Student activists made speeches outside Old SchoolsNoella Chye

“Cambridge divest from fossil fuels” was spray painted onto the cream-coloured walls of Old Schools this afternoon as pro-divestment campaigners embarked on what could be the final week of a years-long fight for the University to divest its endowment from fossil fuel company shareholdings.

Around 30 campaigners from the Cambridge Zero Carbon Society ran across Senate House lawn shortly after 2pm, and painted messages and symbols, including flowers and hearts, onto the building in bright hues using chalk spray. 

A spokesperson for the Zero Carbon Society said, “We’re happy to wash this chalk off ourselves when the University stops investing in this destructive industry.”

Activists entered Senate House lawn this afternoonNoella Chye/Anna Jennings

During the demonstration, a University security guard approached the Old Schools building to photograph the activists and their graffiti. Moments after campaigners left, just 15 minutes after they arrived, a group of University officials was seen photographing the walls and huddling around them.

Exactly one week from today, the University Council – the University’s central governing body – is set to make a historic decision about whether to fully divest from its indirect investments in fossil fuels. A rally outside Senate House, where Council members will meet, is already planned for the 21st May, the day when the final decision is likely to be made.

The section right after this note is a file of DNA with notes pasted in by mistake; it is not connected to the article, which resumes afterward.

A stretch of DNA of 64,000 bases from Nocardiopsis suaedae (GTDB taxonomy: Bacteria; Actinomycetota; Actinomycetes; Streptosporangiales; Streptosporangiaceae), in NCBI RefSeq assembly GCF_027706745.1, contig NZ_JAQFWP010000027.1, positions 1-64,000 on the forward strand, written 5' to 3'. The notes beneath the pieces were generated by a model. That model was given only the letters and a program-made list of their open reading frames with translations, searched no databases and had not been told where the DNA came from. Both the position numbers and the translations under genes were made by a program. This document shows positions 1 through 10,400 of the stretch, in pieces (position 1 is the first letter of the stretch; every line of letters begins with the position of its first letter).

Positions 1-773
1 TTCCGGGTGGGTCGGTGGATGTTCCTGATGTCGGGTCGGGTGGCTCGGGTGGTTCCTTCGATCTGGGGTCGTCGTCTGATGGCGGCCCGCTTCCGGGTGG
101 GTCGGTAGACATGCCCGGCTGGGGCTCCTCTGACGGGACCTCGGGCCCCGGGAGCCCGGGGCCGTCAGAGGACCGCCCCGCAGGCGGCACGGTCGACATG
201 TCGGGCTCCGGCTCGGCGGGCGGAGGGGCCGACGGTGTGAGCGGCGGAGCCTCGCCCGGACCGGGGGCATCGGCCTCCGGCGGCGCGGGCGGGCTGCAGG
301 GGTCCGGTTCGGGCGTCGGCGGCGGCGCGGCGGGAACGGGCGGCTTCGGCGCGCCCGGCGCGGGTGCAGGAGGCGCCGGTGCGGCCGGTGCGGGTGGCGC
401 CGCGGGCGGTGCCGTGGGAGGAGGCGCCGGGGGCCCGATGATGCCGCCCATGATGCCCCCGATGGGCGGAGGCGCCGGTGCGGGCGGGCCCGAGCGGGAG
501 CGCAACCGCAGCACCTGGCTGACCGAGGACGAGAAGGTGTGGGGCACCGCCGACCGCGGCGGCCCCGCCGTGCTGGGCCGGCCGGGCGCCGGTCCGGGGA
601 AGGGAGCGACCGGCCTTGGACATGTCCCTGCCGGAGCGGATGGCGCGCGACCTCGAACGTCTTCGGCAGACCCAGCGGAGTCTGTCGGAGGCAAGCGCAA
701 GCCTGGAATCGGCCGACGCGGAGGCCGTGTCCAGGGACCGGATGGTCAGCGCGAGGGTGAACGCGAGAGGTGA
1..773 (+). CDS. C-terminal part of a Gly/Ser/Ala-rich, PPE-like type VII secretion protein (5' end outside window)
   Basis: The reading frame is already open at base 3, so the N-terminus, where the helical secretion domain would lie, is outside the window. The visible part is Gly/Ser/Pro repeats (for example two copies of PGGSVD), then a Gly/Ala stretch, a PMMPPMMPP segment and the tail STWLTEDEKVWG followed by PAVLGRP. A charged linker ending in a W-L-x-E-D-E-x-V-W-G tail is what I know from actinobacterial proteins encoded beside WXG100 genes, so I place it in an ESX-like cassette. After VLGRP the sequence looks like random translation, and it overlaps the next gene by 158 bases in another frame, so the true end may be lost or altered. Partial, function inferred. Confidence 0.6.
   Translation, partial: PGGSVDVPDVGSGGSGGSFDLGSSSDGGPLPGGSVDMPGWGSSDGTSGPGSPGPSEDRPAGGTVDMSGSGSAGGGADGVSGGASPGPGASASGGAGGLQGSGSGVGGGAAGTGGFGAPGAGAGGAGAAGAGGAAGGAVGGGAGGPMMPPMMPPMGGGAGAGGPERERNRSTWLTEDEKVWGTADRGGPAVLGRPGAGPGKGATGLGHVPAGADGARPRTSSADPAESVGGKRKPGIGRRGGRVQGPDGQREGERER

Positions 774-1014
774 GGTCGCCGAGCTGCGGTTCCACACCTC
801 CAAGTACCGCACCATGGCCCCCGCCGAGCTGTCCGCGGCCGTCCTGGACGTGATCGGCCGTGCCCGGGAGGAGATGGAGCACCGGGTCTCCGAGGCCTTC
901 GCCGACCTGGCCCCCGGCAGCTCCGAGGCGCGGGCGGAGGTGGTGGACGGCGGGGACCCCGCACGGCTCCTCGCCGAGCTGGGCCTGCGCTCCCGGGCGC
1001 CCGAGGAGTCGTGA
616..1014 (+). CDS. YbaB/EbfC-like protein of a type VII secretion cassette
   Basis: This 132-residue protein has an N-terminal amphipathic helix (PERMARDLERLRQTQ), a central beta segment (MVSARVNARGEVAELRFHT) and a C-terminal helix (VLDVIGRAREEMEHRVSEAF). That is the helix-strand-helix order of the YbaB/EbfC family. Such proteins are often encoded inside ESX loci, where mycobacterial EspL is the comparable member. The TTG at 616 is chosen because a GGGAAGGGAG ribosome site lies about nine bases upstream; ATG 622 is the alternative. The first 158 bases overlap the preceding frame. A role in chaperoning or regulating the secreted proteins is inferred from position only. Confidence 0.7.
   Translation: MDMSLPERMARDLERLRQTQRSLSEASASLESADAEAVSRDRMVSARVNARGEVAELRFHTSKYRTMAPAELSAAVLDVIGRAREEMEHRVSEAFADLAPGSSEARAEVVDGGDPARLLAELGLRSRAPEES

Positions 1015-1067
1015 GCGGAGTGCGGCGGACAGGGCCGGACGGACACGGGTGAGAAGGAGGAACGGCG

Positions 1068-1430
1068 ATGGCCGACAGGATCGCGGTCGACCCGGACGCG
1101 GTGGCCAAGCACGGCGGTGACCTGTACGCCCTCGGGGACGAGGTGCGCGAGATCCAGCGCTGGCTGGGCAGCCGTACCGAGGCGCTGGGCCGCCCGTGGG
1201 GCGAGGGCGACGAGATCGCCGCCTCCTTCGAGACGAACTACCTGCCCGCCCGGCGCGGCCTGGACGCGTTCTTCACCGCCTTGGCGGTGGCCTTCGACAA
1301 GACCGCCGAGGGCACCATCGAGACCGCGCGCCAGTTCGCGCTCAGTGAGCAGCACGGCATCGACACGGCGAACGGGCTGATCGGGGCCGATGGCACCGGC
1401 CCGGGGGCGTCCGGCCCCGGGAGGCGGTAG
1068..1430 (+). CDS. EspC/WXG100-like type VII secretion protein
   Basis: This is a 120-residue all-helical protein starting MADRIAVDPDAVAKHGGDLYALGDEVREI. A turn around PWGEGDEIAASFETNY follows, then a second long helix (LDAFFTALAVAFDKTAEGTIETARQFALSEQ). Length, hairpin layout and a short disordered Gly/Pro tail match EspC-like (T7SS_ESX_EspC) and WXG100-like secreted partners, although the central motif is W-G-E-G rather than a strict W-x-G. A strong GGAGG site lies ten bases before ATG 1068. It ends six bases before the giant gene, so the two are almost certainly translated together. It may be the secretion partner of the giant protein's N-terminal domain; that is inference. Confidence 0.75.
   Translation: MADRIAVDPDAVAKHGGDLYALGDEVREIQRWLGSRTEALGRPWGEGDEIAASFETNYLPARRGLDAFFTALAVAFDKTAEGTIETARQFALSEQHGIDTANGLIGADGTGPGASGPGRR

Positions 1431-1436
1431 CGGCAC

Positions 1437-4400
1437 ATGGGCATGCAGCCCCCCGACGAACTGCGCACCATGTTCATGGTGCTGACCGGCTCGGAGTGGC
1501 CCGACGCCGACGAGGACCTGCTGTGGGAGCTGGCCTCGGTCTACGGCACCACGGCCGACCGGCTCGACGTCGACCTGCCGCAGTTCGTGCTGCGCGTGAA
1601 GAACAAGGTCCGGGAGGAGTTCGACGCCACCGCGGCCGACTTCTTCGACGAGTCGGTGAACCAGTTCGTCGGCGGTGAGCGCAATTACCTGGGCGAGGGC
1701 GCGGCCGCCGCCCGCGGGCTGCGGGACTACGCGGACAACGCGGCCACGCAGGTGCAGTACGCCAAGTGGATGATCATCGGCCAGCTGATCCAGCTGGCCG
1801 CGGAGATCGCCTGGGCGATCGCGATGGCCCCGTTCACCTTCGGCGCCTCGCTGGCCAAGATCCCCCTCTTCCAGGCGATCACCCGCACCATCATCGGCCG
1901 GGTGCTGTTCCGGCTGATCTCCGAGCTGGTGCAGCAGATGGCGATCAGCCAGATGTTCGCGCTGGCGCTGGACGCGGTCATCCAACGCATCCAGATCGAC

The Council will make its decision based on a report produced by the University of Cambridge Divestment Working Group. The working group was established in May last year to recommend whether the University should divest, and their report was presented to Council members last month.

University security guards were present at Senate House immediately following the action, but did not interact with the studentsNoella Chye

A spokesperson for the University said, “We are aware of a protest outside Old Schools this afternoon. It lasted around 20 minutes and all participants have now dispersed. Some damage was caused to the front of the building.”

A leaked copy of an earlier draft of the report revealed that the group had recommended a position of only partial divestment, causing one student representative to the working group, Alice Guillaume, to resign in protest.

The Council’s first meeting on the final working group report – which took place last month – was met with a crowd of around 40 campaigners outside Storey’s Field Centre in north-west Cambridge, chanting and distributing print-outs of national press coverage of the University’s imminent decision.


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Zero Carbon’s activities are often characterised by its signature colour, bright orange, regularly seen in the form of coloured flare bombs and painted across banners carried during marches. Recent Zero Carbon protests have included their largest march to date in March, and the group’s barricade of the University finance offices in April.

Tomorrow evening, campaigners will gather alongside Cambridge staff and students at Mill Lane for an open meeting with the vice-chancellor – the second of two open meetings organised in response to last term’s five-day student occupation of the Old Schools building, the University’s central administrative site. The meeting will see the vice-chancellor revisit the question of divestment, which turned out to be the most heated point of the first open meeting in which he refused to offer a clear stance on divestment, both personally and for the University.

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